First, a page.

The Advisory: Volume 9, Issue 2, August 2011

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A Neutral Corner

Developing a Respectful Workplace Policy for your Firm

By Jocelyn Frazer, Equity Ombudsperson, Law Society of Alberta

CREATING a respectful work environment leads to a higher productivity, improved loyalty and less turnover. And, ultimately, the delivery of higher quality legal services.

Developing and implementing a respectful work policy aims to prevent conflict from occurring through building positive working relationships. If conflict does occur, its prompt resolution is encouraged through a mechanism for early problem resolution.

Respect for individuals, including valuing their differences, is a key component to a respectful workplace policy. In this sense, the review or implementation of other personnel policies which accommodate firm members’ diverse needs is also tied to a respectful workplace policy.

The policy’s goal is to have a workplace where everyone is treated with dignity and is free from discrimination or harassment. In order to accomplish these goals, the policy extends beyond the prohibited grounds of discrimination found in Alberta’s Human Rights, Citizenship and Multiculturalism Act to also address workplace harassment of a general nature such as rude, degrading or intimidating remarks or emails, threats or intimidation.

Workplace training is used to create awareness about working relationships so that firm members have the skills to prevent and respond to conflicts appropriately. In this sense, the policy attempts to identify and rectify problems before they reach the formal complaint stage. When conflicts do occur, procedures are in place to resolve them informally if possible. If this is not possible, formal complaint and investigation procedures are available.

Implementing a respectful workplace policy is a long-term process towards organizational change. Legal workplaces should be aware that resistance to change is a normal reaction that can be planned for and be overcome.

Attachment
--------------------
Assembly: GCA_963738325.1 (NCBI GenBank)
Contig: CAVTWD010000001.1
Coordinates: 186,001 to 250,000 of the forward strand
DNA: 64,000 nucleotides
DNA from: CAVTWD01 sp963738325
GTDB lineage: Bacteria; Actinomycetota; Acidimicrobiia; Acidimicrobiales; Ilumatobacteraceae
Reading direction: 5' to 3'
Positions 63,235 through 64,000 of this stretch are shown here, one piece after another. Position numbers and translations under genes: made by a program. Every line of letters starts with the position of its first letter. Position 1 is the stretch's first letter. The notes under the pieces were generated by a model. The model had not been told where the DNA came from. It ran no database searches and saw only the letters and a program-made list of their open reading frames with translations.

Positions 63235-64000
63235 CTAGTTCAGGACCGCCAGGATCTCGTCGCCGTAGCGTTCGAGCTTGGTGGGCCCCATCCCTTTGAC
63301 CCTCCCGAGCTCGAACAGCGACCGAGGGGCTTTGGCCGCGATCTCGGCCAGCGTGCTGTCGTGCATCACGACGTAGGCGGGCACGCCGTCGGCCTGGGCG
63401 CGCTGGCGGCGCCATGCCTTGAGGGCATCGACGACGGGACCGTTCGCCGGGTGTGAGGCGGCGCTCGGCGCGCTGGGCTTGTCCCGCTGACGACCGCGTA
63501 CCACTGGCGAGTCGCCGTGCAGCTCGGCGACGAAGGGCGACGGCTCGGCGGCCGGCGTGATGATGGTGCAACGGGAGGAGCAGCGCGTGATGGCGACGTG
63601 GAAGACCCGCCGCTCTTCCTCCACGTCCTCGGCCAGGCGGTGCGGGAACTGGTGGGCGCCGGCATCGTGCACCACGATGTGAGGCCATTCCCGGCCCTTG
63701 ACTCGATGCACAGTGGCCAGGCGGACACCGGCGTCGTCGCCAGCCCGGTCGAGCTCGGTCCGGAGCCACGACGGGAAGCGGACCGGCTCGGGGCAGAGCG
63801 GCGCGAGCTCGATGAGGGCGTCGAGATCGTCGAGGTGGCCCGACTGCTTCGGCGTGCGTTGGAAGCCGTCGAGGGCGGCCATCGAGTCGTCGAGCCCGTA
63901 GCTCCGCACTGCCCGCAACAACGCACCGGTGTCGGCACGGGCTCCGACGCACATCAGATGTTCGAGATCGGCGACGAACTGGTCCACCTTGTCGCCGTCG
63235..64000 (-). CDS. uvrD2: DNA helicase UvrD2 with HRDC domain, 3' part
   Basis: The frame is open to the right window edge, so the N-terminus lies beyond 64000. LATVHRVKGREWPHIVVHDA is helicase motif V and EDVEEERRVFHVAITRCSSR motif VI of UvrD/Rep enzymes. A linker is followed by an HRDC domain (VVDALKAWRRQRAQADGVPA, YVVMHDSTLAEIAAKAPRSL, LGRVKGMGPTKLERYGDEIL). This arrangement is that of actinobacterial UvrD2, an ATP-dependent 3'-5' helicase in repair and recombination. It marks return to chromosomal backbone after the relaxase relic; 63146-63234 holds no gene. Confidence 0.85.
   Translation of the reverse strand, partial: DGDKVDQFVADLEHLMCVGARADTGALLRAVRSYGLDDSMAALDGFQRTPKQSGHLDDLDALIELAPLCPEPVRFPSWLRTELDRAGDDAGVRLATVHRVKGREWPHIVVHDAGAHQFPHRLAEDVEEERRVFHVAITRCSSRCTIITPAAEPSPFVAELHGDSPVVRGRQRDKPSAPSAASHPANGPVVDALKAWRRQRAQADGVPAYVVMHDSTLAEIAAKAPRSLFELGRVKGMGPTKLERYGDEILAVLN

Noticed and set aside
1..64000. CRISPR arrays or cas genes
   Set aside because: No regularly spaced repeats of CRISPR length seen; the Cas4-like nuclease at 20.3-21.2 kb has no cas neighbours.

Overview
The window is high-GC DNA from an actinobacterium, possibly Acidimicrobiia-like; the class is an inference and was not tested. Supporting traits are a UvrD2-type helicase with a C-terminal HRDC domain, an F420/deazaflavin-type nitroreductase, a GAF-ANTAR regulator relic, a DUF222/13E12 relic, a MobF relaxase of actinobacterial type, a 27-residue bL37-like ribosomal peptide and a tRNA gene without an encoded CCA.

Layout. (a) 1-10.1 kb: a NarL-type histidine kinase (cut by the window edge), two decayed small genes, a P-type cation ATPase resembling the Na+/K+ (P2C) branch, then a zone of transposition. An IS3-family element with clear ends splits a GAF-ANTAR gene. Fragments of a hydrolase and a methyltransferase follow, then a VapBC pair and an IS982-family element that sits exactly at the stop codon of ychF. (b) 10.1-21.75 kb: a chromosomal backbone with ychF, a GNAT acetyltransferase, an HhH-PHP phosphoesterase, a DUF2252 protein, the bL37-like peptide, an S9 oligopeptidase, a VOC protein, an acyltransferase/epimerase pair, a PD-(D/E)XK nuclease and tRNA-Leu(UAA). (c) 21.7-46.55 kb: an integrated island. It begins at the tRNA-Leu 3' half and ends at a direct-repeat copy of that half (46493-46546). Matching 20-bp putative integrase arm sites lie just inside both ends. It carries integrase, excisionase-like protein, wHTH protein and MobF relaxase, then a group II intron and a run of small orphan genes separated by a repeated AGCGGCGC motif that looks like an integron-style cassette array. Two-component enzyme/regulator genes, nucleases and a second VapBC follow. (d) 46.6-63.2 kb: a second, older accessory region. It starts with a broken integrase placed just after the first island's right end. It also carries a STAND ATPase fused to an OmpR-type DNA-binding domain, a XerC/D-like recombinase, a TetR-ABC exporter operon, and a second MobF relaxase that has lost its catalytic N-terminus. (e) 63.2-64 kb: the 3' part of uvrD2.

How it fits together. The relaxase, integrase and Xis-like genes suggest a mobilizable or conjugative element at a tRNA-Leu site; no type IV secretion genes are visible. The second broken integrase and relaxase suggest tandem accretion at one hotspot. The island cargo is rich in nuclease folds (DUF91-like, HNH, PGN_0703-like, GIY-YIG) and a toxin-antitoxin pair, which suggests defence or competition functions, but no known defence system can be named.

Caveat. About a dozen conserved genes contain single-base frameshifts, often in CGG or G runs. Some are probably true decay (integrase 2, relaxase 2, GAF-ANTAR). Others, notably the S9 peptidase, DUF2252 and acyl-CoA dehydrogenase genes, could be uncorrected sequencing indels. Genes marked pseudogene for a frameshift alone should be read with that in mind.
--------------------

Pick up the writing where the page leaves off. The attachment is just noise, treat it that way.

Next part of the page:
Implementation of a successful respectful workplace policy will promote the well-being of all at the firm and reinforce the values of integrity and trust that are the foundation of a sound organization.

The Law Society of Alberta has developed a Guide to Developing a Respectful Workplace and a sample Respectful Workplace Policy which firms can download and adopt. The Guide and the sample policy are available on the Law Society’s website at

These were created by the Law Society’s Equality and Diversity Committee which has a mandate to help the profession identify, understand and address equality, diversity and equity issues. The Committee consists of Benchers of the Law Society, designates from both law schools in the province and representatives from the Canadian Bar Association.

As part of its mandate, the Committee has developed guidelines and sample policies in key areas, such as parental leave, interviewing practices, and alternative working schedules. Through consultations with members of the profession, the Committee concluded that information should be provided to assist firms and legal workplaces in the development and implementation of a respectful workplace policy. These are available on the website www. under the tab, For Lawyers/ Equity Ombudsperson.

For more information, or to discuss other issues, please contact Jocelyn Frazer by email or at 403-229-4769.

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